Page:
Aerodynamic efficiency shows significant improvement - wind tunnel provides new Opel Astra V8 Coupi with crucial fine-tuning. When Opel go to the starting grid of the third DTM race in the United Kingdom this coming weekend, the first victory of...
Aerodynamic efficiency shows significant improvement - wind tunnel provides new Opel Astra V8 Coupi with crucial fine-tuning.
When Opel go to the starting grid of the third DTM race in the United Kingdom this coming weekend, the first victory of the Calibra V6 at Donington Park nine years ago will be 'old hat.' More than ever, a perfect set-up will be crucial on this beautiful, but highly demanding circuit. The high-speed, selective up and downhill bends in particular demand a car with effective aerodynamics and a well-balanced set-up. Conditions under which the Astra V8 Coupi can take full advantage of its aerodynamic efficiency, which has been clearly improved compared to its predecessor.
As in the Formula 1, with the high-tech touring cars contesting in the DTM series, aerodynamics are playing an increasingly important role. "Even minute changes are noticeable, translating into tenths or hundredths of a second - and in the DTM, where things get extremely tight, this is of crucial importance," said Timo Scheider (Opel Team Holzer), who finished in fourth and fifth place at the most recent race in Zolder, scoring points as did teammate Michael Bartels, who finished third in the qualifying race. "The impact of aerodynamics has risen tremendously. The closer you get to the car in front of you, the higher the tendency to understeer, because there is an interference of air flow from that vehicle. Overtaking has thus become more difficult," added Joachim Winkelhock (Opel Team Phoenix).
Up to 250 kph in the wind tunnel
One of the major development objectives for the 2002 DTM Astra was a notable increase in aerodynamic efficiency, calculated as a quotient of downforce and drag. The coefficient of drag which, in the production Astra Coupi reaches an excellent Cd-value of 0.28, has clearly been raised for the racing Coupi, owing, for example, to enormous wheel arch extensions, but also to air ducts for cooling water, oil, brakes and gearbox.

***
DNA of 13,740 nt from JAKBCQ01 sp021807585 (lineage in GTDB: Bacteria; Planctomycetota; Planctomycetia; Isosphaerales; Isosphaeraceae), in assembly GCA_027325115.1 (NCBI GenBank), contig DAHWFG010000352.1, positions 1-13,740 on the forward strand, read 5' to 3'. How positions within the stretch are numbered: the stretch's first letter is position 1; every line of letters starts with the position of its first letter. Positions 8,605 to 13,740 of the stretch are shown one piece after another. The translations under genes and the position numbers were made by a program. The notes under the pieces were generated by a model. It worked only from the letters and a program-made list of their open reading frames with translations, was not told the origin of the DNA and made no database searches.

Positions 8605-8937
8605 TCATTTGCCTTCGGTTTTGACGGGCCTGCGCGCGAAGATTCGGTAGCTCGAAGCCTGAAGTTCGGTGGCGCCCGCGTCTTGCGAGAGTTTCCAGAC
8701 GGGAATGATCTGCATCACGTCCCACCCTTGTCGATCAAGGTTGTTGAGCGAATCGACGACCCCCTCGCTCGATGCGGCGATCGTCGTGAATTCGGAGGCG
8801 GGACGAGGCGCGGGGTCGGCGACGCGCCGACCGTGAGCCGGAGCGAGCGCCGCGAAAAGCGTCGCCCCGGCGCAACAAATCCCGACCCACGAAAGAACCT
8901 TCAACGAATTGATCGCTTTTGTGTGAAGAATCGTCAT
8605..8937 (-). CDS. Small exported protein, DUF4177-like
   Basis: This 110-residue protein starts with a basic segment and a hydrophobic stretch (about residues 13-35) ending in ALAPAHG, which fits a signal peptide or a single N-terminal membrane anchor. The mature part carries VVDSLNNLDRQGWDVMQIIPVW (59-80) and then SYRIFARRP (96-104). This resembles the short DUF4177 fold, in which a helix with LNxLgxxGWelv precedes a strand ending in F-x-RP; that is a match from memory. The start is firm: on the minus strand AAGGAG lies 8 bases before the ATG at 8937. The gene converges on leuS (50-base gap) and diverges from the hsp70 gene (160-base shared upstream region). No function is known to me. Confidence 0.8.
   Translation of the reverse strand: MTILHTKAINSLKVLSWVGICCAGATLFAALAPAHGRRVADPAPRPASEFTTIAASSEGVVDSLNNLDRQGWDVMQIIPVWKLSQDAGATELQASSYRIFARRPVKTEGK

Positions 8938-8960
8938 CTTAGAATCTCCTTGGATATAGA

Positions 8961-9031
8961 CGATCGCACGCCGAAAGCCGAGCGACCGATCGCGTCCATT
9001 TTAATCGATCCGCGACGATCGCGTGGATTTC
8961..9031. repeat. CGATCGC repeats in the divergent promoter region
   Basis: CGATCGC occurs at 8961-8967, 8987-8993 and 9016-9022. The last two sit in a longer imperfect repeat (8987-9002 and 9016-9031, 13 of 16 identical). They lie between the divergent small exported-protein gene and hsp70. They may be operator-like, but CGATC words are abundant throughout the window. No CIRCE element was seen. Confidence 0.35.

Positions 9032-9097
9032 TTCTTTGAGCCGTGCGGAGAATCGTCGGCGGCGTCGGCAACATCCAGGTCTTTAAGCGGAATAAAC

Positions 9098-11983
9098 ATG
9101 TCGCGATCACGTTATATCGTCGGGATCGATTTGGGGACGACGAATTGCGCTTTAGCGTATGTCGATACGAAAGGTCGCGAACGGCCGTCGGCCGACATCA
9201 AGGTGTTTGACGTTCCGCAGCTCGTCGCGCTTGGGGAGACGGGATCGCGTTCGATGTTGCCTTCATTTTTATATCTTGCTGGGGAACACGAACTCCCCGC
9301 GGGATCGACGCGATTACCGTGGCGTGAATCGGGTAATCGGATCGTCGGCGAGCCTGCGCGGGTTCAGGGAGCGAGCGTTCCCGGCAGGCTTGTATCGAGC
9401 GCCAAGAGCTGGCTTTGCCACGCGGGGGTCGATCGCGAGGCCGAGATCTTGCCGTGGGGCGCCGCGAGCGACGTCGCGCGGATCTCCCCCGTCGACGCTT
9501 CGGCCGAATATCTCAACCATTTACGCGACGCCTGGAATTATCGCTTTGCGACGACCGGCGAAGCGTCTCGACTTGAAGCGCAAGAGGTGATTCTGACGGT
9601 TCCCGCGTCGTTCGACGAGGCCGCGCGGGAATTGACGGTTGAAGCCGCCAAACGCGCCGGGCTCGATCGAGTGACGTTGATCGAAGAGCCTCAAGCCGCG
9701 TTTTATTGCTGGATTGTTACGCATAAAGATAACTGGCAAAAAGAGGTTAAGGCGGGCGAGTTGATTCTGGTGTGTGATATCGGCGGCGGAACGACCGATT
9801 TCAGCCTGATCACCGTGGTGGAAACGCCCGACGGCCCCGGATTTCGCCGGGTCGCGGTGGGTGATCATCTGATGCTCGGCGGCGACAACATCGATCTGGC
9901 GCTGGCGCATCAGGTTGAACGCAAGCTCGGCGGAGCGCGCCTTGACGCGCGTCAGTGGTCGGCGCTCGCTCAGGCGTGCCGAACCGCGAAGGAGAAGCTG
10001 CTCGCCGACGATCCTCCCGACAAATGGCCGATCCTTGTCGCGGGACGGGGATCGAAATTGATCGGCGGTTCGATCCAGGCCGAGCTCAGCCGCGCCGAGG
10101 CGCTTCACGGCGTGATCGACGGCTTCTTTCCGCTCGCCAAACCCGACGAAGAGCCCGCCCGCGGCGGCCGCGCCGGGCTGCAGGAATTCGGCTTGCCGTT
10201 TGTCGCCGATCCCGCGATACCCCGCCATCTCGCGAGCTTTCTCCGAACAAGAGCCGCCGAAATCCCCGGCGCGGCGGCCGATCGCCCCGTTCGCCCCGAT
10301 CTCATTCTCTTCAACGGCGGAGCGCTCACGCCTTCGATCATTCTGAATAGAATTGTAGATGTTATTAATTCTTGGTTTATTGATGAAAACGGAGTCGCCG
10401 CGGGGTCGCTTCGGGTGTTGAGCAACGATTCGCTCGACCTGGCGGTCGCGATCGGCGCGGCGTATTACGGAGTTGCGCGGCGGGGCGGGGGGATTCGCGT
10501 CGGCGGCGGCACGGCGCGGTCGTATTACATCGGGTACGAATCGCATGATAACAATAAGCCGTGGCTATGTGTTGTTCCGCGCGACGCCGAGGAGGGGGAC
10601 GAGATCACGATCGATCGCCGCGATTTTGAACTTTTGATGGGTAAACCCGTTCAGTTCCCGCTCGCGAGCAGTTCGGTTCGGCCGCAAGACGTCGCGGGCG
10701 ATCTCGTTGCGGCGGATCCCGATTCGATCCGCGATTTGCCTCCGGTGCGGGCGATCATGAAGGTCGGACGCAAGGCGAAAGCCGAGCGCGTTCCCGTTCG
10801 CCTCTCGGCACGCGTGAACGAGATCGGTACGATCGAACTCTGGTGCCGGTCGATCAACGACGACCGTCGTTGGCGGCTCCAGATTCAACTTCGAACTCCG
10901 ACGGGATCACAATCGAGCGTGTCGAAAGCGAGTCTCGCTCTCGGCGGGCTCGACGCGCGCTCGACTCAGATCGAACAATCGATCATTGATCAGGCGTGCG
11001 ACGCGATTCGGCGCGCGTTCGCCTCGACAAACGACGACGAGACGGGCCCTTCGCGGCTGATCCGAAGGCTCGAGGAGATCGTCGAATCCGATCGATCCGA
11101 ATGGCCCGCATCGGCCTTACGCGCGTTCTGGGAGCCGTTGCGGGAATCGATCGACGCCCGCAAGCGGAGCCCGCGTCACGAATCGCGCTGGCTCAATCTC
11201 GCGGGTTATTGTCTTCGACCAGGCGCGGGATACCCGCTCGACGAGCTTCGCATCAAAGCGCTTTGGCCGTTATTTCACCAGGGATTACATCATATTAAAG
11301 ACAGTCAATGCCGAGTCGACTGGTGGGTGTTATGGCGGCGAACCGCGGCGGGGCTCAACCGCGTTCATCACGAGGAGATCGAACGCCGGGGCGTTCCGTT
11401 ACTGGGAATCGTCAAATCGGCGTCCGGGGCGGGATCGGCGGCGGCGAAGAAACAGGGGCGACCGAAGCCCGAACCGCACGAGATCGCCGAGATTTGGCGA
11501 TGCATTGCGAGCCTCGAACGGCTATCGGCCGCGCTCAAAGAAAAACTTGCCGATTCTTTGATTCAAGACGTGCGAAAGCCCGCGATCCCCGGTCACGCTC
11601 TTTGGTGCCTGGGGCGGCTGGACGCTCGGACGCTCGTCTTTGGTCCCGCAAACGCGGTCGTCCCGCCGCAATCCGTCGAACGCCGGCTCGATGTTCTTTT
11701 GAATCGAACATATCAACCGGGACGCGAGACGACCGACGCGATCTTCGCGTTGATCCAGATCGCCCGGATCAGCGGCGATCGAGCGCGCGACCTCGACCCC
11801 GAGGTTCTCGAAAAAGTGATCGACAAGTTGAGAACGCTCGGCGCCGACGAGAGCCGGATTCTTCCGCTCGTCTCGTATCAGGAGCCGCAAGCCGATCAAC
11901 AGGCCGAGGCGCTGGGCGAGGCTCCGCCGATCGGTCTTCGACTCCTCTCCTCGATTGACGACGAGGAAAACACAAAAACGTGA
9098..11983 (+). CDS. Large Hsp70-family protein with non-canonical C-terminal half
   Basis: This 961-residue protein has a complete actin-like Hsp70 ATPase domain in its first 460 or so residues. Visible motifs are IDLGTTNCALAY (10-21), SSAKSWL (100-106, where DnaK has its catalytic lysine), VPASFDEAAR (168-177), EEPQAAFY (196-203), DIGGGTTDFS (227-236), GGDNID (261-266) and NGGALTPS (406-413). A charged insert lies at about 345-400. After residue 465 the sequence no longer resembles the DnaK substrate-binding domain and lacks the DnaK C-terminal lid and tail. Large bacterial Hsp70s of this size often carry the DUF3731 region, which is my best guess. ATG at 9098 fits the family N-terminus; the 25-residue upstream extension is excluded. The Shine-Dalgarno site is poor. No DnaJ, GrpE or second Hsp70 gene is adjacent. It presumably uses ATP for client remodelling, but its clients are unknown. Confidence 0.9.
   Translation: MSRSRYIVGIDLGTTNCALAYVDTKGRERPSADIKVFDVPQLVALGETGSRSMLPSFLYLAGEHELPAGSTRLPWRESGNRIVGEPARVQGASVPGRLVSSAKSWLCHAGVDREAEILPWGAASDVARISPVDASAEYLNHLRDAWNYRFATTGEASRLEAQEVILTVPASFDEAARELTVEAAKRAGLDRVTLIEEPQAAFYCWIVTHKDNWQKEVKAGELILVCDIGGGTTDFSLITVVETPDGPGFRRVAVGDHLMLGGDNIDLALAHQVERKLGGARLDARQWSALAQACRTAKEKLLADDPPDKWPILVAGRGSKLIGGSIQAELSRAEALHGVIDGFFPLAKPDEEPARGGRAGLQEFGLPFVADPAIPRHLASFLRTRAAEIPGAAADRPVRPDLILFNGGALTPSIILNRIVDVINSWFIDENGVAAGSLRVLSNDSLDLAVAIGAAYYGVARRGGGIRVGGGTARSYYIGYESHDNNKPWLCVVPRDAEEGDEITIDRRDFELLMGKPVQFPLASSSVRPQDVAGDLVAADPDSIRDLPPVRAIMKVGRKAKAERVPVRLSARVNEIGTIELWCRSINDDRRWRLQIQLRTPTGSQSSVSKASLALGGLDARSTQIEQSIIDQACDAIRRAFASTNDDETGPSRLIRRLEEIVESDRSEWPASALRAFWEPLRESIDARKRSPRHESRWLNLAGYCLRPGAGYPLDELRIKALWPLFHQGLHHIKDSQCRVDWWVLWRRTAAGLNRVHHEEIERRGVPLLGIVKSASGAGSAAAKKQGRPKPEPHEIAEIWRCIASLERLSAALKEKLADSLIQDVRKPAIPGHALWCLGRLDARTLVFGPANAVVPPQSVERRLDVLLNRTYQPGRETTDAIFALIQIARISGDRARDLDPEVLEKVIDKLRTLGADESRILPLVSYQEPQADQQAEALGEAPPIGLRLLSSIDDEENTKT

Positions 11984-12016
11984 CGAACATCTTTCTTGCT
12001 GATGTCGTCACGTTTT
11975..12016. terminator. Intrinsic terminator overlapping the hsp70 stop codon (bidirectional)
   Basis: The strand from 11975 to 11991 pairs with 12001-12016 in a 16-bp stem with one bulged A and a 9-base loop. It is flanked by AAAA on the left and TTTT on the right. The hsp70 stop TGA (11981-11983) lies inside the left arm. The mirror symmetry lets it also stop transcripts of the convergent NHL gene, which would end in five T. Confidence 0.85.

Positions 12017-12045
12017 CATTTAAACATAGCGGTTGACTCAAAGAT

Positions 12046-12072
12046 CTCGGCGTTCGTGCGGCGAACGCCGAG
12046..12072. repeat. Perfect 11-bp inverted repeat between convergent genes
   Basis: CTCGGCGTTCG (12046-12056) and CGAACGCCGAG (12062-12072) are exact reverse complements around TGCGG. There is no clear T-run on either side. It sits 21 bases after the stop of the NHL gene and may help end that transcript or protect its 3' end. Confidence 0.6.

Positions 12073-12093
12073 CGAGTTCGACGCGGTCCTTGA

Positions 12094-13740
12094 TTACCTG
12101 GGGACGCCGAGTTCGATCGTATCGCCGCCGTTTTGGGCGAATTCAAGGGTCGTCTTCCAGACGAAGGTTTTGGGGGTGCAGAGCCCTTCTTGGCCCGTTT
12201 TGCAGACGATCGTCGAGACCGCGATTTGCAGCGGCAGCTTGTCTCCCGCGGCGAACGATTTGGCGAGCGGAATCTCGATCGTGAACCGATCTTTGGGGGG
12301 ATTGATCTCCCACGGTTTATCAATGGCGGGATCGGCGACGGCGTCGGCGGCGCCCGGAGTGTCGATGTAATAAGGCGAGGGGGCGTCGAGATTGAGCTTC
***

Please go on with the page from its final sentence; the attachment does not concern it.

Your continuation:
"The impact of these air ducts on drag and downforce, resulting from such factors as the location and design of the air intakes at the front apron must be kept at an absolute minimum," said Martin Gerspacher, aerodynamic expert with Opel Performance Center (OPC).
Extensive simulations helped create a 40-percent scale model of the racing Astra used for investigating air flow and downforce behaviour in the wind tunnel of Fondmetal Technologies in Italy. Because DTM regulations only allow one particular aerodynamic configuration per racing season, these investigations were soon followed by wind tunnel tests of the original vehicle at the University of Stuttgart and, of course, on the track itself. "At the end of the day, what counts is the stop-watch and lap times," OPC project manager Dr. Ulrich Pfisterer summed up the aerodynamic efforts of the team.
The wind tunnel in Stuttgart is currently rated as one of the world's most advanced facilities, enabling road simulation tests of vehicles up to a speed of 250 kph. This is accomplished by five air-cushioned steel running-belts, one between the wheel track and four for driving the wheels. Velocity plays a decisive role, because the aerodynamic forces rise at a square relative to the increase of speed. Consequently, doubling the speed from 100 to 200 kph quadruples the aerodynamic forces that come into play.